Home Equity Taps Out

Getting Out of Debt

Home Equity Taps Out

New lending rules make it harder to borrow against your home.

When bankers use such catchphrases as "liquidity crisis" and "tightened lending standards," what they really mean is that it's tougher to get a loan. That's certainly true for home-equity lending. Until recently, borrowing against soaring home values was almost as easy as getting a new credit card. Now, prospective borrowers find it more difficult to meet lenders' increasingly stringent requirements.


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In some cases, borrowers simply don't own as much house as they thought they did. Home prices shed a record 4.5% in the third quarter of 2007 compared with the previous year, and no one knows how much further they'll slide. So appraisers are erring on the side of caution.

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Automated appraisals are becoming a thing of the past, says Keith Gumbinger, of HSH Associates, which surveys mortgage lenders. You'll likely be required to get a walk-through appraisal, which typically costs between $200 and $400.

In states such as Nevada and Arizona, which have been hit hardest by falling prices, loan underwriters are knocking an extra 5% to 10% off a home's appraisal when determining available equity, says Ted Rachuna, a mortgage broker in Reno, Nev. Appraisals are based on past values, which may not reflect future prices in a declining market, Rachuna explains.


Even if you get a loan, you may not be able to borrow as much as you'd like. The loan-to-value ratio -- the percentage of your home's value against which a lender is willing to lend money -- used to stretch to 100% and sometimes more. But the ratio, which also factors in the outstanding amount of your first mortgage, rarely exceeds 90% these days.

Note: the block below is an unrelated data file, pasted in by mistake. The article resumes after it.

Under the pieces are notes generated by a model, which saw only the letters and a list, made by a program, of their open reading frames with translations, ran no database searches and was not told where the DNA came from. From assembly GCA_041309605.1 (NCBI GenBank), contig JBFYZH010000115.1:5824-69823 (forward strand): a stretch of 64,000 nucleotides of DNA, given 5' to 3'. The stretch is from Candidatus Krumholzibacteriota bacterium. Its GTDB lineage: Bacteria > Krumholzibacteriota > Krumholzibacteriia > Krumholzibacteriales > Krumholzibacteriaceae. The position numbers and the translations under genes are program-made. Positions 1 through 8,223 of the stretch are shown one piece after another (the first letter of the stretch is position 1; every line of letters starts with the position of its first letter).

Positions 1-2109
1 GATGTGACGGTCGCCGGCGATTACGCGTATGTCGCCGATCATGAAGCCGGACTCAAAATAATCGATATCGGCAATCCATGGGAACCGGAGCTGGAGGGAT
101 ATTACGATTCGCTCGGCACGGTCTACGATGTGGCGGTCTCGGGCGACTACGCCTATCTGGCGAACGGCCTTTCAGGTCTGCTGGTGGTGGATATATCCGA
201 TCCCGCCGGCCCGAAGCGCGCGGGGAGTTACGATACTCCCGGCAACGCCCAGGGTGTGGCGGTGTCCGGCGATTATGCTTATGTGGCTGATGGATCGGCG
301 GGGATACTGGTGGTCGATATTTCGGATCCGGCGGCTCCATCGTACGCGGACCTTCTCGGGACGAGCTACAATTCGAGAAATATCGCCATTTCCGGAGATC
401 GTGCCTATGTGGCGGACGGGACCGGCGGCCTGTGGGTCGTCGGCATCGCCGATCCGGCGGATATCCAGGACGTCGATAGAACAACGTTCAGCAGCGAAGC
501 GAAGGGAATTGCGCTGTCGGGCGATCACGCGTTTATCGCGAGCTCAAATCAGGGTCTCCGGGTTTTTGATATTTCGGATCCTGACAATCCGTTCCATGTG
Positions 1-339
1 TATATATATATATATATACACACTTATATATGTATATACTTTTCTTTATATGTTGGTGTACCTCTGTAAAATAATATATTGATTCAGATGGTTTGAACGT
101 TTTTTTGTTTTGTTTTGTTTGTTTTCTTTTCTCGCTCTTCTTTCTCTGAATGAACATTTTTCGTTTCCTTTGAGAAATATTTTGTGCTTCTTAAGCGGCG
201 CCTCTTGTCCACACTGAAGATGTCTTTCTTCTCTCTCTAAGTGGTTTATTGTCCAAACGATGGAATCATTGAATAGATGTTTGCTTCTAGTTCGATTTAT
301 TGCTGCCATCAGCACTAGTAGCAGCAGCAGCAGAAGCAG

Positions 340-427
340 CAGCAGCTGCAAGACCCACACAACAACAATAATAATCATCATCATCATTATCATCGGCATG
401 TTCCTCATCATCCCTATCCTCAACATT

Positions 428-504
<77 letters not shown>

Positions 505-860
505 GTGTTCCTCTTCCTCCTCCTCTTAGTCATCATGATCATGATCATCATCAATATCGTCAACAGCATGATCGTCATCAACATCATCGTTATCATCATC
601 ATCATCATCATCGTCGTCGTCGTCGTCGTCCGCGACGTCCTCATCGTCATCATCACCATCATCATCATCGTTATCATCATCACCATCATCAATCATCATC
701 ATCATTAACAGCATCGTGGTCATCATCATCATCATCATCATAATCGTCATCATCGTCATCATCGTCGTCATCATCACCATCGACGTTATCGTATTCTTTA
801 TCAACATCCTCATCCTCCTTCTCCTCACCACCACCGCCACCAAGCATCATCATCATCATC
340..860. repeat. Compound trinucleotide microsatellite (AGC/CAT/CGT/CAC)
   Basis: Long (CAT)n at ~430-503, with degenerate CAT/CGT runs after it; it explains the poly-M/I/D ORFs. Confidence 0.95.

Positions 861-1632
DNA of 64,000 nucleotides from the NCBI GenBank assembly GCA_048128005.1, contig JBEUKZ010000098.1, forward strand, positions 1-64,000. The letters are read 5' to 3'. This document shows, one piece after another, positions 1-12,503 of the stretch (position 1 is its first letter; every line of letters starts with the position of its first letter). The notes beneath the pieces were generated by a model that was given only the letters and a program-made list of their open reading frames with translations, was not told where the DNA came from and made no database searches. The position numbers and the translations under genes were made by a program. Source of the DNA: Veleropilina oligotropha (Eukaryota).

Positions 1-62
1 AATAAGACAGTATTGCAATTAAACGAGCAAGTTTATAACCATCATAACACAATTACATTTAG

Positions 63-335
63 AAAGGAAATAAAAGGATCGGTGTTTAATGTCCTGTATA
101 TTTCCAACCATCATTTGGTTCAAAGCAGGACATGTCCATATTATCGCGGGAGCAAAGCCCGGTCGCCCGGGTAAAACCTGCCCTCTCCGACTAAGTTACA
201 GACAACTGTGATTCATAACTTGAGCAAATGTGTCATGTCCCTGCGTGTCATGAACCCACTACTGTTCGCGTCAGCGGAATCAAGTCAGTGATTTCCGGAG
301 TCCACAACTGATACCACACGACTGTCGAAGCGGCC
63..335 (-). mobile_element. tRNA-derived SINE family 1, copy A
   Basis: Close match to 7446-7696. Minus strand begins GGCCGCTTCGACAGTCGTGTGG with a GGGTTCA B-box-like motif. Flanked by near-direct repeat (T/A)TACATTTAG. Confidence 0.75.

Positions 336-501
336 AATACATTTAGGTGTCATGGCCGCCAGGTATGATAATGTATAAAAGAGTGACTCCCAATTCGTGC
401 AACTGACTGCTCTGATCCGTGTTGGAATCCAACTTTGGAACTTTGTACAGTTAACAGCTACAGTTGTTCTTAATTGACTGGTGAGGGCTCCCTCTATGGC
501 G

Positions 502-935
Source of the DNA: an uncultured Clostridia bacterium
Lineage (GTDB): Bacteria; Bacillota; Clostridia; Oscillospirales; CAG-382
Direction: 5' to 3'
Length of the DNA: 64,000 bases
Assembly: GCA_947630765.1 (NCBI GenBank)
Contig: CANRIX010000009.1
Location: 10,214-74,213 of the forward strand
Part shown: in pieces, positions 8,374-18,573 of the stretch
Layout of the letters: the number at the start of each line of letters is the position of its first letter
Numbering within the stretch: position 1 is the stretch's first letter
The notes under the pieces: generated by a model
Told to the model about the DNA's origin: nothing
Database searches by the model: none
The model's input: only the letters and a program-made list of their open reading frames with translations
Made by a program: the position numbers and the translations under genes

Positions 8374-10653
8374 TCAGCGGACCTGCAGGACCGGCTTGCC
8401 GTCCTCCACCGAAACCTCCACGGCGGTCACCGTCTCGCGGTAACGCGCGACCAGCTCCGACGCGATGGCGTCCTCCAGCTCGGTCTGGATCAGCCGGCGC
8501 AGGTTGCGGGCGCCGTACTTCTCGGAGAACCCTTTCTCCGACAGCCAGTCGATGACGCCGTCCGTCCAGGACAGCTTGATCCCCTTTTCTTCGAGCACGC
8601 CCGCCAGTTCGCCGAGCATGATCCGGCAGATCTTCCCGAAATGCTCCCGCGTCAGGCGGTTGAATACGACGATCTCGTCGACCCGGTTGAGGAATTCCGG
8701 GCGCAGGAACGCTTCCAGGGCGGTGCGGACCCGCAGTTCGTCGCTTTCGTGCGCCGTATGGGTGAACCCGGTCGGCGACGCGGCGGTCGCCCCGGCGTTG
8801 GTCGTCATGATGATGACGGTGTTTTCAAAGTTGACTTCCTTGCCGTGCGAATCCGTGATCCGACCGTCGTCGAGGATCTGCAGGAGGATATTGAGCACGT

Bad credit? Forget it. For financial institutions, having subprime loans on the books is akin to a diagnosis of bird flu. The worse a borrower's credit, the slimmer the pickings, and options all but disappear for credit scores of less than 680. The good news is that underwriting processes are becoming more hands-on, so lenders are more likely to consider your whole financial picture rather than just your income and credit score.

If you clear the lender's hurdles, you could benefit from receding interest rates as the Fed battles a sluggish economy. The current average rate on a variable-rate home-equity line of credit (HELOC) is 7.74%, according to HSH. On a fixed-rate home-equity loan, the average rate is 8.07%. And interest on home-equity loans and HELOCs of up to $100,000 is generally tax-deductible no matter how you use the money.

Most HELOC lenders will still assume closing costs, including those appraisal fees. But if you close your line of credit within the early-termination period, you'll have to pay the fees back. For a home-equity loan, closing costs are typically the borrower's responsibility.


The refi option. A cash-out refinancing is one alternative to a home-equity loan. Or you could consolidate an existing loan or line of credit into a new first mortgage. The average rate for a fixed-rate, 30-year mortgage has dropped below 6%. You'll need to factor closing costs into the total tab, plus private mortgage insurance if you refinance into a loan that's more than 80% of your home's value. The deal may not look too good if refinancing throws your mortgage into jumbo territory of $417,000 or more; that could add as much as a full percentage point to your interest rate.

The market is a jungle. Says Gumbinger: "You can find pricing disparities of two percentage points or more for loans with similar terms." So it's more important than ever to shop around. A large bank -- particularly the one that granted your first mortgage -- or a credit union will likely offer the most favorable terms.

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